PayPal, an online payments giant, has withdrawn from its plan to build its new global operations centre in Charlotte, North Carolina, as a result of the state passing its Public Facilities and Security Act.
The controversial law, dubbed the 'bathroom bill' and also known as the HB2 bill, was signed by the state governor Pat McCrory in late March. It bans individuals from using public bathrooms that do not correspond with their biological sex. It also prevents cities and counties from passing rules preventing discrimination against gay, lesbian, bisexual and transgender people.
“The legislation recently enacted by the state of North Carolina that denies the equal rights of lesbian, gay, bisexual and transgender citizens violates the values and principles that are at the core of PayPal’s mission and culture,” PayPal CEO Dan Schulman explained in a statement sent to fDi Magazine.
“PayPal will not move forward with our planned expansion into Charlotte. This decision reflects PayPal’s deepest values and our strong belief that every person has the right to be treated equally, and with dignity and respect. These principles of fairness, inclusion and equality are at the heart of everything we seek to achieve and stand for as a company. And they compel us to take action to oppose discrimination,” added Mr Schulman in his statement.
PayPal's decision will cost Charlotte 400 jobs and comes shortly after Braeburn Pharmaceuticals – a Princeton-based firm that planned to invest nearly $20m in Durham, the state's main biotech hub – announced that it is “re-evaluating our options based on the recent unjust legislation”.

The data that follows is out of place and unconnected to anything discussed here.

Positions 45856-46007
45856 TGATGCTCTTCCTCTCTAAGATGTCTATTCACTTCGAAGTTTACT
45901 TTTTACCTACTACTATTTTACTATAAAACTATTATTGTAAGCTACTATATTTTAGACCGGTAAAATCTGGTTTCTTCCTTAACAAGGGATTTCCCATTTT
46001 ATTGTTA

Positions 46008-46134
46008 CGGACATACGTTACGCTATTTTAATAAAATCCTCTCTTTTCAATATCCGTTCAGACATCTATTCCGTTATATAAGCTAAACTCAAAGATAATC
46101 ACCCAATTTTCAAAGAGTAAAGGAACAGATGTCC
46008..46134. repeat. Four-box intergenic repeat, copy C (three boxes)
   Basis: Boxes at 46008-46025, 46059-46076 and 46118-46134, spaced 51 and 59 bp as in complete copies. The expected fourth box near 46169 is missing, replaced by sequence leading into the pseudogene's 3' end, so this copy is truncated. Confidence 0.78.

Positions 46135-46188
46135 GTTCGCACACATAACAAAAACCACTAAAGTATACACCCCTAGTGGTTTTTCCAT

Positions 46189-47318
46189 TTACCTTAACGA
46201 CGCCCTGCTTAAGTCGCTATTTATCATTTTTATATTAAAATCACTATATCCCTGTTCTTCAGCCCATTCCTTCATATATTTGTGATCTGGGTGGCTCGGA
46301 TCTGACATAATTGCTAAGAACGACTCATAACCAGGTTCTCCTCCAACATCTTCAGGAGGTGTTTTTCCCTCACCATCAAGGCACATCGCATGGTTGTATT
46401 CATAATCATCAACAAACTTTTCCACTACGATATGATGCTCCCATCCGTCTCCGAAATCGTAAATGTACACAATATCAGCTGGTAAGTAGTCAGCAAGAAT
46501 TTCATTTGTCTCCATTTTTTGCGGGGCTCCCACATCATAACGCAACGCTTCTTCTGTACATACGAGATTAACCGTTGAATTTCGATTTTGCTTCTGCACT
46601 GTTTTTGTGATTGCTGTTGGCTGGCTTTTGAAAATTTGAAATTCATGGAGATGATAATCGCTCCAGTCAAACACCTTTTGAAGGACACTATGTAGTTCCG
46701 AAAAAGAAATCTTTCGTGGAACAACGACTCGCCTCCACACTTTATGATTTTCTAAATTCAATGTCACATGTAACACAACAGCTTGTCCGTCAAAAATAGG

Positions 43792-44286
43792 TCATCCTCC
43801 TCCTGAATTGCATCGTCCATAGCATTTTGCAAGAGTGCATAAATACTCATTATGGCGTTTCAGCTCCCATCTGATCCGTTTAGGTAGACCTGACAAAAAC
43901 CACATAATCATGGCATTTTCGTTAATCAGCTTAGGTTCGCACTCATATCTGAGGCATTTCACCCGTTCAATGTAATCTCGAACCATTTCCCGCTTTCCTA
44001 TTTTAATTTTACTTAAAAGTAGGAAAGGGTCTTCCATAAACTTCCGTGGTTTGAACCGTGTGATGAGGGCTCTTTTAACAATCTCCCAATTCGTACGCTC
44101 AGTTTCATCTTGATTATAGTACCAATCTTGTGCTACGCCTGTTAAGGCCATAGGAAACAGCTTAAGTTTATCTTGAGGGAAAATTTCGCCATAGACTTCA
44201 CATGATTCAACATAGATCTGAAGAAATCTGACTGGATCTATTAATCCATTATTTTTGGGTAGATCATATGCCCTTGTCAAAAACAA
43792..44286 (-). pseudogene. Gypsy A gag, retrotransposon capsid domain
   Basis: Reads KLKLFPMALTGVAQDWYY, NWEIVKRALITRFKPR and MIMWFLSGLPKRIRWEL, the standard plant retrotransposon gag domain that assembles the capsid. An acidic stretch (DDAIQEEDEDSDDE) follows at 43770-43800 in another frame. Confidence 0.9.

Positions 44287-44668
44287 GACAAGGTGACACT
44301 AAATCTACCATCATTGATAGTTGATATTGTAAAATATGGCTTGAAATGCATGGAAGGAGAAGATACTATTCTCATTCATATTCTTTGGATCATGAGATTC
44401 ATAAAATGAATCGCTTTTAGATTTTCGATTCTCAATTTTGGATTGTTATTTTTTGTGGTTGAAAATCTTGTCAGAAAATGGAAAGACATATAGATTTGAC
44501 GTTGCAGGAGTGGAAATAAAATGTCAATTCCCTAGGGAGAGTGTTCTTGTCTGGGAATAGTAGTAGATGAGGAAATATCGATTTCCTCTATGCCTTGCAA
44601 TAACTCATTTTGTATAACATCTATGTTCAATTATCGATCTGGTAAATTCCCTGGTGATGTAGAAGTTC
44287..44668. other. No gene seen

Even before the announcement made by PayPal, following passage of the bill and Braeburn's announcement, Charlotte Chamber of Commerce issued a statement saying the bill puts the positive perception of Charlotte and North Carolina at risk, and as a consequence the state might suffer economic repercussions, especially for the travel and tourism industry.
Experts agree the HB2 bill will hurt North Carolina's investment potential. “The fight for talent in sectors such as tech is very strong and while seeing companies moving out of the state because of HB2 might be extreme, there might be fewer companies willing to bet on the state,” said Angelos Angelou, founder of Angelou Economics, an Austin-based consultancy. “A diverse talent pool and better ability to serve diverse group of customers makes sense from ethical, but also commercial point of view. The wider group they serve, the bigger revenue,” said Robbie Medwed, education director at Sojourn, a Georgia-based entity focusing on lesbian, gay, bisexual and transgender affirmation. “The same goes for states and I find it surprising that North Carolina's leadership does not see that,” he added.